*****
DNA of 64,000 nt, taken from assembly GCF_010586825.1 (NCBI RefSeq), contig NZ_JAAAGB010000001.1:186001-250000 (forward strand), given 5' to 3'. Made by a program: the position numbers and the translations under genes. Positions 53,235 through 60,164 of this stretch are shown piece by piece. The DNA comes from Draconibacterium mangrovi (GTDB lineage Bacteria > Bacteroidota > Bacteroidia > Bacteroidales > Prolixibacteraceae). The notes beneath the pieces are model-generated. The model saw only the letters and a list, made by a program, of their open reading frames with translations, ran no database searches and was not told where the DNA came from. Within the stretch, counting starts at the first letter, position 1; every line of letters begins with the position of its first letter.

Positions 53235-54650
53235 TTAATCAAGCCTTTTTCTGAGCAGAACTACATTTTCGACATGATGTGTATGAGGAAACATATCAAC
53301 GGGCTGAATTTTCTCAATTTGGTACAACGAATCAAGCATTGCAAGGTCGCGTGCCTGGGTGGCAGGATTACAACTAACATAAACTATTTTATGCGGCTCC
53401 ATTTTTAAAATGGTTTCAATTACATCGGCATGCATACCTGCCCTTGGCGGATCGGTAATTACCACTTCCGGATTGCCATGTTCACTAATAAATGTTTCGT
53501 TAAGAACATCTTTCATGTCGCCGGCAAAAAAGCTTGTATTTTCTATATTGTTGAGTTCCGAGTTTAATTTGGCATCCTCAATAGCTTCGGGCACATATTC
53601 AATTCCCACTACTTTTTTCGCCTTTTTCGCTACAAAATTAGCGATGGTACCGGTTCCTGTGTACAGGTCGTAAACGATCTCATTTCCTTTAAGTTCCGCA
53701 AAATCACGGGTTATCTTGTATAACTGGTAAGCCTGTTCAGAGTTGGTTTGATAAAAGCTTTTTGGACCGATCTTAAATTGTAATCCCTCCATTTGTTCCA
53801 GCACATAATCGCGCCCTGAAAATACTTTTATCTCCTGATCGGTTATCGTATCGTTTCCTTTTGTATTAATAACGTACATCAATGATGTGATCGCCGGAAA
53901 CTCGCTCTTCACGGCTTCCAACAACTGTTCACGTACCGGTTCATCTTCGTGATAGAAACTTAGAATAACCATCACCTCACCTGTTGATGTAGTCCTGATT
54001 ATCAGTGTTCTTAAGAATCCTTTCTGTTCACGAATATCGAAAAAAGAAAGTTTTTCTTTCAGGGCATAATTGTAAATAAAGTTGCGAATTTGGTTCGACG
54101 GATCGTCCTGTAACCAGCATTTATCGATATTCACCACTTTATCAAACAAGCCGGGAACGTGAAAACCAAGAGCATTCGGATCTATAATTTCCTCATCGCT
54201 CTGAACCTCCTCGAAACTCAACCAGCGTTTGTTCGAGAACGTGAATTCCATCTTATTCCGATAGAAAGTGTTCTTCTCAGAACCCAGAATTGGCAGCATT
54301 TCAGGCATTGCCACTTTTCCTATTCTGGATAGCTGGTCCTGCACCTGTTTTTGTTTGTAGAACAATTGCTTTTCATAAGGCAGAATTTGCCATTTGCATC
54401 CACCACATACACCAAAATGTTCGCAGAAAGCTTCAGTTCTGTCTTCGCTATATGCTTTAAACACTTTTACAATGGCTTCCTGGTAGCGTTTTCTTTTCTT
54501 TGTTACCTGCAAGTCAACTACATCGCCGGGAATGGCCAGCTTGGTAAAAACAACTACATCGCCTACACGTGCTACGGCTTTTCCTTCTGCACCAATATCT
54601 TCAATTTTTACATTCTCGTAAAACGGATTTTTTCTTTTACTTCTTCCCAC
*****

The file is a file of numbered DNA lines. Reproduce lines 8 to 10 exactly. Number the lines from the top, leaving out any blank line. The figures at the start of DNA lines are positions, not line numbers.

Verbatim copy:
53701 AAATCACGGGTTATCTTGTATAACTGGTAAGCCTGTTCAGAGTTGGTTTGATAAAAGCTTTTTGGACCGATCTTAAATTGTAATCCCTCCATTTGTTCCA
53801 GCACATAATCGCGCCCTGAAAATACTTTTATCTCCTGATCGGTTATCGTATCGTTTCCTTTTGTATTAATAACGTACATCAATGATGTGATCGCCGGAAA
53901 CTCGCTCTTCACGGCTTCCAACAACTGTTCACGTACCGGTTCATCTTCGTGATAGAAACTTAGAATAACCATCACCTCACCTGTTGATGTAGTCCTGATT